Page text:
We recently attended the DFA Annual 401(k) Conference in Chicago. A revelation gaining wide acceptance in the industry is that retirement plan goals must shift from asset valuations and returns to an assessment of a participant’s retirement income requirements: sustainable future income. While this paradigm shift is ongoing among professionals, participants are still behind the curve. DFA’s Managed DC platform, which was conceived and designed by Nobel Laureate Robert Merton is the most visible effort we know of to help and encourage 401(k) participants to focus on income rather than asset value.
The Harvard Business Review article linked below discusses the above points as well as how plan participants who concentrate on an income goal can be influenced to increase savings rates. Retirees don’t spend asset values, they spend the income that can be generated by those values. Failing to identify and target realistic income steams during the accumulation phase can have dramatic negative consequences.
Merton’s comments about risk are particularly insightful in view of recent papers and articles that have suggested individuals in the distribution phase should extend pre-retirement risk levels for longer periods. The reasoning is that longer expected lifespans argue equities (i.e. risk) are necessary to increase probabilities that retirees will be able to maintain purchasing power.
The idea of using annuity units as a yardstick for the amount of future sustainable income is a powerful counter to this argument. Once an individual has amassed a pool of assets that enables purchase of a deferred annuity with sufficient future income distributions, taking and accepting risk becomes a less important consideration.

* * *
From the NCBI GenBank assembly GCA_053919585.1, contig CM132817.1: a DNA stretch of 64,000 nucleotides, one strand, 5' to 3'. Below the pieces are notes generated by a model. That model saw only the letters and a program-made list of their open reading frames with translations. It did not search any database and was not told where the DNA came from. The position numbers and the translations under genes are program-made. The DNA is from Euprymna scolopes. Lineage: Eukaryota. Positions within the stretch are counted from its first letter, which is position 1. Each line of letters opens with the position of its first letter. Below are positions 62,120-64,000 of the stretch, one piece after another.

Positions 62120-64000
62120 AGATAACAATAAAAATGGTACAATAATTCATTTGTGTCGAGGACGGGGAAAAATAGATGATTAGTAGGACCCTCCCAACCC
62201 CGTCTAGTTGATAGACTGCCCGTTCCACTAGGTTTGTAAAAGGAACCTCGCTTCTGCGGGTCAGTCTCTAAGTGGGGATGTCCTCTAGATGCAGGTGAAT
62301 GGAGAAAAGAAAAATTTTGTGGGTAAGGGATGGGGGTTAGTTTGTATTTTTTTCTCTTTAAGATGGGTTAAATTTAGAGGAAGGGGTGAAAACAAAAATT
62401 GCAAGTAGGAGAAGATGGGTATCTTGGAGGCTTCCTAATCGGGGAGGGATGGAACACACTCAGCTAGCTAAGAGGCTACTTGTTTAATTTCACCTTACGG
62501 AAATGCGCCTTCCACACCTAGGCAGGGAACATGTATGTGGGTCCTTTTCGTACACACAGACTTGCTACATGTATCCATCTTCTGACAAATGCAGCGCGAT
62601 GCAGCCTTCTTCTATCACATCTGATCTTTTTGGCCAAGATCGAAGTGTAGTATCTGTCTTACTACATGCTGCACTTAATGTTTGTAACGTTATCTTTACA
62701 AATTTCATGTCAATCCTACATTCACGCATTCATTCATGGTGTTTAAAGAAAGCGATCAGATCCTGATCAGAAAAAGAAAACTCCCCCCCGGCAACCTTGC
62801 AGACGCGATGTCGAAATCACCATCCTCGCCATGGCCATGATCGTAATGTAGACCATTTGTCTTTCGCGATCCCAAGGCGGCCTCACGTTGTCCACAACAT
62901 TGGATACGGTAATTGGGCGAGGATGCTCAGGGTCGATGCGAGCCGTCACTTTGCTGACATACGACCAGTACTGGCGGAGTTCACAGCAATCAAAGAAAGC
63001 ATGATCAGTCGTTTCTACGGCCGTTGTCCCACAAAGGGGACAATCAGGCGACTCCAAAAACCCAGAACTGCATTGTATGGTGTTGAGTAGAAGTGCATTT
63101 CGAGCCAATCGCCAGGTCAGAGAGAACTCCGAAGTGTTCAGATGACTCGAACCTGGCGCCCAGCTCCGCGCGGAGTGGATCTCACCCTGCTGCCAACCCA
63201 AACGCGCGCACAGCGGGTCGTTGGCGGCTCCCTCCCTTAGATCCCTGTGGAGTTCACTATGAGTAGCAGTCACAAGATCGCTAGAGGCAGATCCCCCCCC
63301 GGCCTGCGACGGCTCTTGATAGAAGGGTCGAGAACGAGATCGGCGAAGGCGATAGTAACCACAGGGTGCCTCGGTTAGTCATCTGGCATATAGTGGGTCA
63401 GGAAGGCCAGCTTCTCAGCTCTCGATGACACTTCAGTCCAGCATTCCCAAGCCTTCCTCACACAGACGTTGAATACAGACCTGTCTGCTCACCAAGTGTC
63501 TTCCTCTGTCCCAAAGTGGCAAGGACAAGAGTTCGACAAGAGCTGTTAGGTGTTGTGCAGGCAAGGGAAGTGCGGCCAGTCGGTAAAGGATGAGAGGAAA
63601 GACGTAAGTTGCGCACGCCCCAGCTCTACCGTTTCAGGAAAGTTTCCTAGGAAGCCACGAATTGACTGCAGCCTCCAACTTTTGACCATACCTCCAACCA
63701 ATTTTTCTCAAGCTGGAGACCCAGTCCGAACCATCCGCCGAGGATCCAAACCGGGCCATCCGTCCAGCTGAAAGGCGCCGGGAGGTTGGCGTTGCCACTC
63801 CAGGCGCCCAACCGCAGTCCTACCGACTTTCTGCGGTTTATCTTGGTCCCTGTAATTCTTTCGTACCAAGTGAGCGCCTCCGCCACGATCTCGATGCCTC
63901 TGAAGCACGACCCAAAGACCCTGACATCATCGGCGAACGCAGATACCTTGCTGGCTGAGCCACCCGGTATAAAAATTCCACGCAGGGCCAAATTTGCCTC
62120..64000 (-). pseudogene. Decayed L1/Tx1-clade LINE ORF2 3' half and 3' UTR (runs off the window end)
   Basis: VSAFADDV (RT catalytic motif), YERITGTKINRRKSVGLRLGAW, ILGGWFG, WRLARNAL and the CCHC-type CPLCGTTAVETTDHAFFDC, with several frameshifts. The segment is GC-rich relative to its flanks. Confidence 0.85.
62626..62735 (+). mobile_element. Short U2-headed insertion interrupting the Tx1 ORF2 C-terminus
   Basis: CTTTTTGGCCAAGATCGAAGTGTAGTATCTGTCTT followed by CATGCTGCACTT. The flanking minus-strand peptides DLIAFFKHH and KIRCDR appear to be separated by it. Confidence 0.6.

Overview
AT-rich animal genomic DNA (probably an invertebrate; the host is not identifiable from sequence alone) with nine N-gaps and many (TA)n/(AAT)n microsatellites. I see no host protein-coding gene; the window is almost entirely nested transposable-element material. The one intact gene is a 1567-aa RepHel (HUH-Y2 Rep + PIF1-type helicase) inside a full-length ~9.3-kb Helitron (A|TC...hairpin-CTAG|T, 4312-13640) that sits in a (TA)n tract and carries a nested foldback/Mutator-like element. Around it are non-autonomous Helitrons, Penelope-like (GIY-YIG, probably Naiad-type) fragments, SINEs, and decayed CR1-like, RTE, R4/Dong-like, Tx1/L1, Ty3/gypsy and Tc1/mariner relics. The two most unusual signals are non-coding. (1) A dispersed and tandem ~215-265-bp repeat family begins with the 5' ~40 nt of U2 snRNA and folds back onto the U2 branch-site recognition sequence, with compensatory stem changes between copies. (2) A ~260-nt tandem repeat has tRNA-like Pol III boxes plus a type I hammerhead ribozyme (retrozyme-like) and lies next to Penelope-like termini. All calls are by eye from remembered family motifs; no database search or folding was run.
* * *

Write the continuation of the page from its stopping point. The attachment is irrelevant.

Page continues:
Over the past year, we’ve heard several times that a new age in medicine is dawning. Specifically,the focus of medicine is evolving from treatment of the sick to prevention of illness; health care instead of sick care. A greatly enhanced ability to individualize treatment based on unique personal characteristics combined with the power of digital communication facilitated by smartphones is imminent. These advances will change all our lives.
The implications of extended client lifetimes for our business cannot be overemphasized. The probability that average lifespans will increase significantly within the next 5-10 years calls for reexamination of the meaning of retirement income. We’ll be hearing and talking more about this subject in the coming months. The article linked below appeared in today’s Wall Street Journal.
Robin Cook and Eric Topol_ How Digital Medicine Will Soon Save Your Life – WSJ
Happy New Year to all!
I’ve discussed with many of you my belief that 3D printing is going to be a major paradigm shift in how manufacturing is conducted and ultimately be a factor in bring manufacturing back to US shores. Even at this stage after several years of publicity, the processes and concepts of the technology are not understood by vast segments of the population. One of the most intriguing aspects is the possibility of printing actual replacement organs. I came across the article linked below over the weekend. As Peter Diamandis stressed in his book and presentations, many of the applications for 3D printing are very, very close to reality. I’ve also linked to a TED talk from March 2012 that will be of interest. Enjoy!
An article in this weekend’s edition of the WSJ presents the first round of predictions for 2014’s equity market performance. While most of those interviewed are moderately bullish, no one is anticipating a year as strong as 2013. The main reason seems to be statistical. Since the early 20th century only one 20%+ up year has been followed by another 20%+. The average followup year is around 6%-7%.
Most will recall the mood a year ago. Pending Sequester cuts, tax increases and a weak economy added up to an impending big selloff for most prognosticators. So far, 2013 has seen the S&P 500 post its biggest year in a decade. Wonder what those interviewed in the article were saying last year at this time?
We’re certainly not prepared or able to predict what the equity and/or bond markets will deliver in 2014, but then no one else is either.